You may be wondering what makes a coffee a specialty coffee. Is it the region? The variety? The rating? The species? The answer is: all those things, but coffee is more than the sum of its parts. Simply put, specialty coffee is much higher quality than conventional coffee (think craft beer vs Bud light). While we could fill a textbook with all the factors that influence the quality of coffee, there are a few simple questions you can ask yourself the next time you are at the grocery store. These questions may help you distinguish a specialty coffee from the one you may typically see in the grocery store.
Indicators of quality:
Is it a single-origin?
At the farm level, quality and quantity have an inverse relationship. The highest quality lots in the world are not available year-round or in large enough quantities for major roasters to use. To get around this, many larger companies offer blends so they can switch out components as needed with little change in the final cup flavor. There is absolutely nothing wrong with blends but offering only single-origin coffees forces roasters to use the freshest crops that are seasonally available. It also puts that particular region or co-op on display, meaning there is nowhere for defects to hide.
What are the flavor descriptors?
Are they specific like “cane sugar” and “tart blackberry” or vague like “smooth” and “bold”? General terms may imply that either the coffee is of lower quality or the roaster didn’t take care to bring out the coffee’s unique characteristics.
What is the roast degree?
Is it very dark? Not that we have anything against darkly roasted coffees, but any roaster can produce roasty, smoky, and bold flavors with any coffee – whether it is of high or low quality. In fact, darkly roasting coffee began as a way to mask the flavor of Robusta beans in blends when specialty coffee first started gaining traction in the US and the supply of high-quality beans could not meet demand. Bringing out more complex flavors requires both high-quality beans and attention to detail and skill during the roasting process.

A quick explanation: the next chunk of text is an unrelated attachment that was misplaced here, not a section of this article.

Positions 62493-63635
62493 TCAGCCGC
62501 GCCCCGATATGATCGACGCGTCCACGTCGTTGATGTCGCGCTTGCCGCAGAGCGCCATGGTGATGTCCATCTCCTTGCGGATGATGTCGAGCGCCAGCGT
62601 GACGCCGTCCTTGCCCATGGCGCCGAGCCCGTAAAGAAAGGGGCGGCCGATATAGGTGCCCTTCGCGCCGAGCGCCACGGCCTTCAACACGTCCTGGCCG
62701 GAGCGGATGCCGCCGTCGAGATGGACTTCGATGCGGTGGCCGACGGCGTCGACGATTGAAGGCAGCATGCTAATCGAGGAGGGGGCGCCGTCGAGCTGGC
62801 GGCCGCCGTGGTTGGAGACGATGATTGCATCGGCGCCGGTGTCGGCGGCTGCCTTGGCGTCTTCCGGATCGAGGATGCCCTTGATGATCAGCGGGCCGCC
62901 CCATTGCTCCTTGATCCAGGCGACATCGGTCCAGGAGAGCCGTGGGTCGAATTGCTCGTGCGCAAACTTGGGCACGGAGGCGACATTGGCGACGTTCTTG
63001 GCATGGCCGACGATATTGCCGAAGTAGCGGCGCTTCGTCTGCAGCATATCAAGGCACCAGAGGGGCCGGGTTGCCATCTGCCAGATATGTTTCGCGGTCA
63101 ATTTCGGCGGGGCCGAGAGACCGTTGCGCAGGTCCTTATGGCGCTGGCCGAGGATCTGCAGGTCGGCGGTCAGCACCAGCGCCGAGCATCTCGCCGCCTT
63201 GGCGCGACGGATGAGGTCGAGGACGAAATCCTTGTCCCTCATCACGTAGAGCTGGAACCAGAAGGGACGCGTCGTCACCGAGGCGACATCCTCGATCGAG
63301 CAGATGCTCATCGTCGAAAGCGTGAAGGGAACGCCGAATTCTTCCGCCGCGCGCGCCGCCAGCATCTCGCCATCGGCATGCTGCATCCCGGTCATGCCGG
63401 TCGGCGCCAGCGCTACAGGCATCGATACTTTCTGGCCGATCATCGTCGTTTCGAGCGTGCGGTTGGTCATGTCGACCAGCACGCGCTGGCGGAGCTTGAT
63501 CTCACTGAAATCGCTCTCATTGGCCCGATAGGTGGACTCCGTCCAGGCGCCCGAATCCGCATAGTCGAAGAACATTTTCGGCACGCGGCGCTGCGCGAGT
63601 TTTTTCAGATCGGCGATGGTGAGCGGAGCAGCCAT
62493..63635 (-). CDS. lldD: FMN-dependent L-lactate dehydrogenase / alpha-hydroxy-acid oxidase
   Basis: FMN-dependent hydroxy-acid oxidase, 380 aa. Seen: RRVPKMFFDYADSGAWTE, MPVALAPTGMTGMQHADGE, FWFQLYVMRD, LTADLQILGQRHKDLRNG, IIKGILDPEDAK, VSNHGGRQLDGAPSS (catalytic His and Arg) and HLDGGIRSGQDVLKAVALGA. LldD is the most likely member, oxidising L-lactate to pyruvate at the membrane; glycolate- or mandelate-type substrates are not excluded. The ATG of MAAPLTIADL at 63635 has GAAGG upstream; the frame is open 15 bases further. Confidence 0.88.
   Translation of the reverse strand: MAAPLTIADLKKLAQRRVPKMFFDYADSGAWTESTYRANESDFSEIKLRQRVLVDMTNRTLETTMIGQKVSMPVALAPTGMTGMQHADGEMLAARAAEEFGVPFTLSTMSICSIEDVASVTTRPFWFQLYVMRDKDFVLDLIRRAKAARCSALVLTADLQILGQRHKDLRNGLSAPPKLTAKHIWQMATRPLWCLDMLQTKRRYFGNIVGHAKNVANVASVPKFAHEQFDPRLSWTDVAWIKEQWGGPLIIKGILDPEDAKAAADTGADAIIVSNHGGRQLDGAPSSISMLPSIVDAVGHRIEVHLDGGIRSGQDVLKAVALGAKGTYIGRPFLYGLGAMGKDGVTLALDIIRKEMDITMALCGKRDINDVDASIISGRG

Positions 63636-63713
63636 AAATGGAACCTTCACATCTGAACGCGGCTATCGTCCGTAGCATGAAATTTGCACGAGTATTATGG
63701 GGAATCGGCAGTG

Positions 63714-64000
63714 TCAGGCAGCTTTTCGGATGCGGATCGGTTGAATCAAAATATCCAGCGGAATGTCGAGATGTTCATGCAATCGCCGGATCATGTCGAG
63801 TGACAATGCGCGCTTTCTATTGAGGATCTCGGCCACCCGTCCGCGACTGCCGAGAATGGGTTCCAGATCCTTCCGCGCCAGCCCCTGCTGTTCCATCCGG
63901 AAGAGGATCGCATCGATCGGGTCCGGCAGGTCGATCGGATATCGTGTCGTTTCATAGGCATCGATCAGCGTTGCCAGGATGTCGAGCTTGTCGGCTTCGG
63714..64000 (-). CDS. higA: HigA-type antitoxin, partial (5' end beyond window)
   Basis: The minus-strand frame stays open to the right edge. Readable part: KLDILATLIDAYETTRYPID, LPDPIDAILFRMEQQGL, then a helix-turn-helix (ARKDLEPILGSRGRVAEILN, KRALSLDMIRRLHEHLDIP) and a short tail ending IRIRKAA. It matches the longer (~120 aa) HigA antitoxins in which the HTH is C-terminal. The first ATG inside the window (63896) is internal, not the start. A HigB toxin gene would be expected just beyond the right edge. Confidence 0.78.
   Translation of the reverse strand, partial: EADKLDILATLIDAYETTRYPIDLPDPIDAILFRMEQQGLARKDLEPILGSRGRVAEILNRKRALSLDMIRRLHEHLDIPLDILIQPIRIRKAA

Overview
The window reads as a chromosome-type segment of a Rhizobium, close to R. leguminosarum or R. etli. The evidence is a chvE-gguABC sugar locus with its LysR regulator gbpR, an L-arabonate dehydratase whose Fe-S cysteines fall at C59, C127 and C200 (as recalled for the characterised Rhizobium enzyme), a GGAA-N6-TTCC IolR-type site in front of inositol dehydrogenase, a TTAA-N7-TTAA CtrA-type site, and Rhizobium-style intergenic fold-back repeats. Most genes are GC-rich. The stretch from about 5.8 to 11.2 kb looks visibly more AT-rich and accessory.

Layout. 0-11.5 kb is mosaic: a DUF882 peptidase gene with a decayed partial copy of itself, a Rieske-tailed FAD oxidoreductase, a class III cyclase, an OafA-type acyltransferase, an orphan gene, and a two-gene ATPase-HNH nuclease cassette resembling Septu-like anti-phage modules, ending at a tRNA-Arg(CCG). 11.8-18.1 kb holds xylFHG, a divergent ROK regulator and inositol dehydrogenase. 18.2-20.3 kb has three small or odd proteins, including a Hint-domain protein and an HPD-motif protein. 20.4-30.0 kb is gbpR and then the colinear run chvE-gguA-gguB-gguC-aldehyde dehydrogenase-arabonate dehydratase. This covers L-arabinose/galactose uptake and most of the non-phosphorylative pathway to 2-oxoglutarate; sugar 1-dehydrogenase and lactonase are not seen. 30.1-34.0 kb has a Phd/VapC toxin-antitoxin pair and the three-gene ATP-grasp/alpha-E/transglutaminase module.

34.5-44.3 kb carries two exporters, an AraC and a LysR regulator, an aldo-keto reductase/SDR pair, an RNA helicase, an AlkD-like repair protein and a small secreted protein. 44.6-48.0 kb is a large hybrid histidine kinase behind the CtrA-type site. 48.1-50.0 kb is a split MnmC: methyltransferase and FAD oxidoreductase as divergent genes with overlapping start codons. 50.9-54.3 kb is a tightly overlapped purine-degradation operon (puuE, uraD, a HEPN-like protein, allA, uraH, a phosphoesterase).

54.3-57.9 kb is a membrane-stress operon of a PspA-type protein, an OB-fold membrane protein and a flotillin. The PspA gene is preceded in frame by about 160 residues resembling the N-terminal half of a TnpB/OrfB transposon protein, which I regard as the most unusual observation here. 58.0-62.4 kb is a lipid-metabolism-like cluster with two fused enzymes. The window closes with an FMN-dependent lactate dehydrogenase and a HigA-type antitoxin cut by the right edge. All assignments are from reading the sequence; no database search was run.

Is it whole bean?
To put it simply, whole bean coffee stays fresher longer. A roasted coffee bean is a protective shell to over 1,000 different volatile aromas, oils, and acids. As soon as it is broken up, and the surface area of the bean is increased, these volatile aromas are released and begin to oxidize (stale). After 15 mins, ground coffee loses about 60% of its aroma. The roasting process also creates CO2 within the bean, which serves as a natural defense against oxidation. Once the coffee is ground, however, the CO2 is immediately released and the coffee begins to stale. For these reasons, purchasing whole bean coffee and grinding immediately before brewing will always yield a higher quality brew than pre-ground coffee.
How large is the roastery?
Is it a global brand or a small batch roaster? Unfortunately, quality can sometimes be sacrificed for the sake of producing higher and higher quantities of coffee. When you are roasting 1 million pounds of coffee per week, it can be difficult to give the necessary time and care to each individual batch.
How much are the coffee beans?
What is the price per ounce? Although supply and demand and creative marketing can have a huge influence on price, generally speaking, it is not likely that you’ll find a high-quality coffee for less than $13 per 12oz bag.
While these are only a few factors that influence the quality of coffee, asking these questions may help guide you in your search for the best coffee available. Or, make it easy on yourself and look for Patriot Coffee Roasters in the Florida Local Section of your Publix. We source only the highest quality beans, roast them with care in small batches, and package shortly after roasting to keep them fresh until you’re ready to brew.